Background of the disease
Ebola virus disease, also Ebola hemorrhagic fever, or simply Ebola, is a disease of humans and other primates caused by ebolaviruses.
Signs and symptoms
They typically start between two days to three weeks after the virus gets along a fever, sore throat, muscular pain, and headaches. Then, vomiting, diarrhea and rash usually follow, along with decreased function of the liver and kidneys. At this time some people begin to bleed both internally and externally.
The disease has a high risk of death, killing between 25 and 90 percent of those infected, with an average of about 50%. This is often due to low blood pressure from fluid loss, and typically follows six to sixteen days after symptoms appear.
There have been a total of 27,748 cases of Ebola in Guinea, Liberia and Sierra Leone up to 26 July 2015, with 11,279 reported deaths, although the outcome of many cases is unknown and the toll will be significantly higher. by the end of that week, there were just four new cases in Guinea and three in Sierra Leone.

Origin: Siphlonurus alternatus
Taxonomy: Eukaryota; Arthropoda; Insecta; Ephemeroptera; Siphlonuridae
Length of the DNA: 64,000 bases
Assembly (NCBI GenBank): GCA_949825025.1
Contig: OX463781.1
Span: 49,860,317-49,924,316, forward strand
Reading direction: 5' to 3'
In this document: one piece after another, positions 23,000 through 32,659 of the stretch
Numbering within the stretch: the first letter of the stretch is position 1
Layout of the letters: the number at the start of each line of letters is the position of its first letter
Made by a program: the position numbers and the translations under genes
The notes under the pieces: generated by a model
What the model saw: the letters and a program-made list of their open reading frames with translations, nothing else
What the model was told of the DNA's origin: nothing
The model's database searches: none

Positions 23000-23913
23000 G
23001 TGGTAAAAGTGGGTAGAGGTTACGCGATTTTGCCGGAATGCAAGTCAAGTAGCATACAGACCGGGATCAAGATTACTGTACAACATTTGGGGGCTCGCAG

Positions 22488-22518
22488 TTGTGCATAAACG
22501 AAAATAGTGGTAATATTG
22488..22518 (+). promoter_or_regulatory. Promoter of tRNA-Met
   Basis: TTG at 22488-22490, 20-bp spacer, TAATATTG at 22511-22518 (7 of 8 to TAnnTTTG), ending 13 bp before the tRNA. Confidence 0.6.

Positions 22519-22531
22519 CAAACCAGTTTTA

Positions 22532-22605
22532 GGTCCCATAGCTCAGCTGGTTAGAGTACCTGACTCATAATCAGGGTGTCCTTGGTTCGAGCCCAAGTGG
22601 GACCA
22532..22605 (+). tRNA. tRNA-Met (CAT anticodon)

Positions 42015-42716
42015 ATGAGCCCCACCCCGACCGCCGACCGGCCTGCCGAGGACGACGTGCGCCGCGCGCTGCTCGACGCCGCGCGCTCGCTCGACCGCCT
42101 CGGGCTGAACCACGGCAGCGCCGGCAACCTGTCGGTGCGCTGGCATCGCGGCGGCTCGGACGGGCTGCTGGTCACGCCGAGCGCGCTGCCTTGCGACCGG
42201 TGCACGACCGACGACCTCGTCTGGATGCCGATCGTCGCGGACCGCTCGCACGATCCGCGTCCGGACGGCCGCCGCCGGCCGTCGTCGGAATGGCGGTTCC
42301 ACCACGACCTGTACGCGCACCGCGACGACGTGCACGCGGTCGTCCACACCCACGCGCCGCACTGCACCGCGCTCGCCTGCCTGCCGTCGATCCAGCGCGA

A vaccine against this disease has shown almost 100% successful results during tests that had been conducted over 4000 patients and as per experts claim the vaccine is likely to bring the West African epidemic to an end.
Among the 2,014 people vaccinated immediately, there were no cases of Ebola from 10 days after vaccination – allowing time for immunity to develop.
Scientists, doctors, donors and drug companies collaborated to race the vaccine through a process that usually takes more than a decade in a year time span.
According to Børge Brende, the foreign minister of Norway, who helped fund the trial:
“Having seen the devastating effects of Ebola on communities and even whole countries with my own eyes, I am very encouraged by today’s news.”